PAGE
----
Gale--International Herald Tribune Historical Archive, 1887-2013

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Sold in over 160 countries and read worldwide, the International Herald Tribune is one of the most innovative and original newspapers, famous for its objective and clear coverage. Bringing an international perspective, it provides a valuable counterpoint to the Anglo-American press, adding a new dimension to research. The International Herald Tribune Historical Archive, 1887-2013 features the complete run of the International Herald Tribune from its origins as the European Edition of The New York Herald and later the European Edition of the New York Herald Tribune. The archive ends with the last issue of the International Herald Tribune before its relaunch as the International New York Times.

The paper was created by James Gordon Bennett Jr., the owner of The New York Herald, which he inherited from his father James Gordon Bennett in 1866. A wealthy eccentric American established in Europe, Bennett launched the European Edition of The New York Herald on 4 October 1887 for an audience composed of fellow expatriates in France and of affluent American travellers in Europe. Hence, the paper—commonly referred to as The Paris Herald—focussed not only on international and American news but also on travel, holiday resorts, the weather, and people weherabouts. When World War I broke out, The Paris Herald defiantly remained in Paris and continued publishing without interruption for the duration of the conflict. At times reduced to a single sheet and battling with censorship, The Paris Herald provided essential news to Paris residents both American and French. At the end of the war, the paper's main audience was American troops in France seeking both news from home and local news. Progressively, rich Americans returned to Paris in the golden years of the 1920s and The Paris Herald reclaimed its original readership and vibrant journalism.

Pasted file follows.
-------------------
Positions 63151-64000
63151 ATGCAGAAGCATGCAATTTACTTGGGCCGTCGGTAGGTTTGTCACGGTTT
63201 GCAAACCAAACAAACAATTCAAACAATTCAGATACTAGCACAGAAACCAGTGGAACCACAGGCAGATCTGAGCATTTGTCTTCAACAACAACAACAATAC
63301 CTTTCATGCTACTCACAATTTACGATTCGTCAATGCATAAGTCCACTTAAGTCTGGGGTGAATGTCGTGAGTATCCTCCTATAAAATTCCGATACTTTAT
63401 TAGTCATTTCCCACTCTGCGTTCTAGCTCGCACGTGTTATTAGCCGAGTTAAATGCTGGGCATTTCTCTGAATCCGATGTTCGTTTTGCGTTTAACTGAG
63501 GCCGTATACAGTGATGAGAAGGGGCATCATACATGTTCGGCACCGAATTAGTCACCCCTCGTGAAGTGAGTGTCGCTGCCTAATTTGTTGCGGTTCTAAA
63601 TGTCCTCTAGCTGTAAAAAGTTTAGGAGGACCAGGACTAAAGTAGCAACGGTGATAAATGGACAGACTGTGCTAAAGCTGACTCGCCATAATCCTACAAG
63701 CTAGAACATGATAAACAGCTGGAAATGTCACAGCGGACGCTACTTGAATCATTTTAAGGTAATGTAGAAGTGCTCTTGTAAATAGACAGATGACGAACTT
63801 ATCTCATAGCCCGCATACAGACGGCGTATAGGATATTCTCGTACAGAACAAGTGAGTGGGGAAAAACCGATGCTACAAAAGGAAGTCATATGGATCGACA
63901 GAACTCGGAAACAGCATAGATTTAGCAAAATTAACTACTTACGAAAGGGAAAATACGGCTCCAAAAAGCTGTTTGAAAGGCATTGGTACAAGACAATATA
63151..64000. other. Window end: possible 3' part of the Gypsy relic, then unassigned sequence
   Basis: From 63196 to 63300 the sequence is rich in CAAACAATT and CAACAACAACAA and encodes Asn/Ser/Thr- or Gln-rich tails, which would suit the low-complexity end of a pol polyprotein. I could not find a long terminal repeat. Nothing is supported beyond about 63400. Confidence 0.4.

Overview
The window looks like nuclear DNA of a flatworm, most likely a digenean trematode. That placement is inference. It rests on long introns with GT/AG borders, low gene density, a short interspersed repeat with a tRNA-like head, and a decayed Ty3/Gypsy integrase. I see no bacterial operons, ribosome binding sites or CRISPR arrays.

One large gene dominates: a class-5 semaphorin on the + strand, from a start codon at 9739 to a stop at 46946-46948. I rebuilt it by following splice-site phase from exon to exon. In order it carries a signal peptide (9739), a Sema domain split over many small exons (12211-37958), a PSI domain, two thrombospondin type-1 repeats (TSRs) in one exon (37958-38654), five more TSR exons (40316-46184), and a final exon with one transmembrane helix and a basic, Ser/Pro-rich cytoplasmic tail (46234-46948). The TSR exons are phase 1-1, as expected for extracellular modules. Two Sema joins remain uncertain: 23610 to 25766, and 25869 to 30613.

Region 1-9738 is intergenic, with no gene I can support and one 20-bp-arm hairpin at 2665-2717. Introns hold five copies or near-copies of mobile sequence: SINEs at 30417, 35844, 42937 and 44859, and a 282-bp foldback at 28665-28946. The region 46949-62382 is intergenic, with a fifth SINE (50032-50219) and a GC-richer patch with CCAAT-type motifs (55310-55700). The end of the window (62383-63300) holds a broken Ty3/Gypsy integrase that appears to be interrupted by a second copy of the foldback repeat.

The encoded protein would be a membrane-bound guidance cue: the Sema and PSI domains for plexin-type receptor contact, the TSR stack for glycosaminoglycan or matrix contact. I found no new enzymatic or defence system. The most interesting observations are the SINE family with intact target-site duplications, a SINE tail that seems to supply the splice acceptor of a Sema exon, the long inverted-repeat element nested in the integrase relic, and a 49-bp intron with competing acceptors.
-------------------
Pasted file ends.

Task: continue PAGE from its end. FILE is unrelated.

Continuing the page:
The Great Depression of the 1930s brought difficult times for the European edition of The New York Herald as most Americans left Paris, often ruined. Faced with the ensuing financial difficulties, the paper sympathised with the growing fascist movement in Europe right up until the eve of World War II. In 1935 the paper became the European edition of the New York Herald Tribune. (In 1924, the declining New York Herald in the United States had merged with the New York Tribune.)

The paper stopped publicaton on 12 June 1940 as the German army prepared to enter Paris and resumed publication on 22 December 1944. The postwar period was characterized by continued financial troubles and unremarkable journalism but this changed in the 1960s. Under new ownership the European edition of the New York Herald Tribune entered a phase of heightened global focus, changing from a newspaper for European Anglophones to a global enterprise. Meanwhile, in 1966 the New York Herald Tribune in the United States ceased publishing but the European edition survived thanks to The Washington Post and The New York Times becoming part-owners in 1967. The new paper was renamed the International Herald Tribune characterized by an independent editorial spirit and providing a strong focus on objective reporting of international news.